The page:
More than 440,000 undocumented Venezuelans living in Colombia will receive residency and work papers under a decree signed by President Juan Manuel Santos Thursday.
In a televised speech, Santos said the measure was a humanitarian necessity for people escaping hunger and disease amid a broad economic and social collapse.
“We condemn the actions of the Venezuelan regime that have generated this humanitarian crisis,” Santos said. “It’s a regime that doesn’t listen and seems to be in total denial.”
Santos said that more than 1 million people have migrated from Venezuela to Colombia in the last 18 months, though that number also includes Colombians who had been long-term residents of the neighboring country.
The Venezuelan exodus has rattled the entire region, with countries such as Peru, Chile, Ecuador and Argentina struggling to keep up with the influx.
Despite sitting on the world’s largest oil reserves, Venezuela’s socialist administration is being pummeled by hyperinflation and food and medicine shortages.
Thursday’s decree covers Venezuelans who registered with Colombian authorities earlier this year during a nationwide census. At the time, critics worried that undocumented migrants might be wary of presenting themselves to authorities.
But for those who risked it, the move paid off. Under the deal, they will be granted two-year work and residency permits and have access to state-run health insurance and education. With this new group, more than 880,000 Venezuelans in total have been issued work permits in recent years, Santos said.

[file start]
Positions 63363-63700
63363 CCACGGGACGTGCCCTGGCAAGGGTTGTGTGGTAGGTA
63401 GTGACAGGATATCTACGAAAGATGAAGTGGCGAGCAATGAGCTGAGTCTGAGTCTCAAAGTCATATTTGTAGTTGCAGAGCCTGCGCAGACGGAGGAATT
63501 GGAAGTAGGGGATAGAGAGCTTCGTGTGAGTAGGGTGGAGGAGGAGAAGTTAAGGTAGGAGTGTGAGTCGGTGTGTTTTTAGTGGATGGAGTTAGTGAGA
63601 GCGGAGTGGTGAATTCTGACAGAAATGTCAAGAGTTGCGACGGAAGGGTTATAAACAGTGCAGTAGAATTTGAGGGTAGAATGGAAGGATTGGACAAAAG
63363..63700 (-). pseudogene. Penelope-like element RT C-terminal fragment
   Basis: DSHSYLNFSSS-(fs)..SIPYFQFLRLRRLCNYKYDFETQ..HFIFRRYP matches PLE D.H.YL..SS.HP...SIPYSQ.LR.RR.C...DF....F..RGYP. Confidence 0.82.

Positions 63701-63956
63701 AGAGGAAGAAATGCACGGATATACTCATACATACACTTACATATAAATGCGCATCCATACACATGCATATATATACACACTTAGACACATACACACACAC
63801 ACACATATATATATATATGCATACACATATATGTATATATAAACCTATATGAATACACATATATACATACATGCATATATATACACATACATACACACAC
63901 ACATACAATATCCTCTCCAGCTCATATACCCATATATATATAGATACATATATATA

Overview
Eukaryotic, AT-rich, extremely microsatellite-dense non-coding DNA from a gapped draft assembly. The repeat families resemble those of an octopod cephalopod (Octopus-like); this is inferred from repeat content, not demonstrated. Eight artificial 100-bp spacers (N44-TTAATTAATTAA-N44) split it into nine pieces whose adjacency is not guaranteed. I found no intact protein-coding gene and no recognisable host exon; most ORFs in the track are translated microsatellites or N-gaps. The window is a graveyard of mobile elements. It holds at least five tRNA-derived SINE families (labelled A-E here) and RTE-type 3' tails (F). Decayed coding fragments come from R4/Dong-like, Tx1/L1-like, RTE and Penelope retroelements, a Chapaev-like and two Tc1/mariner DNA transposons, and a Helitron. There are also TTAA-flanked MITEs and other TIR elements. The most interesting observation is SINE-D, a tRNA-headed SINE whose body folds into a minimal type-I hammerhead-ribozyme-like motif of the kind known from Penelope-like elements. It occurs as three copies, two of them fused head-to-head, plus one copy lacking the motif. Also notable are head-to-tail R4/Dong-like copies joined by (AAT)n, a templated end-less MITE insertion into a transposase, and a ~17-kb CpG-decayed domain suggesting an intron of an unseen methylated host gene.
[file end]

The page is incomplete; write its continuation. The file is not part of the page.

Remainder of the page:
The decree is likely one of Santos’ final acts. He steps down on Wednesday when Iván Duque, a center-right, law-and-order candidate, assumes the presidency. Duque has promised to take Venezuela to task, saying he’ll push for leaders in Caracas to be tried before the International Criminal Court and that he’ll withdraw Colombia from the Union of South American Nations (UNASUR) that’s seen as a tool of Caracas.
On Thursday, Santos called on Venezuela, once again, to accept international aid to be delivered across the border.
“At the very least, allow for a humanitarian channel to open so that the suffering of your people can be somewhat alleviated,” he said. “The entire world is increasingly terrified by what’s happening in Venezuela.”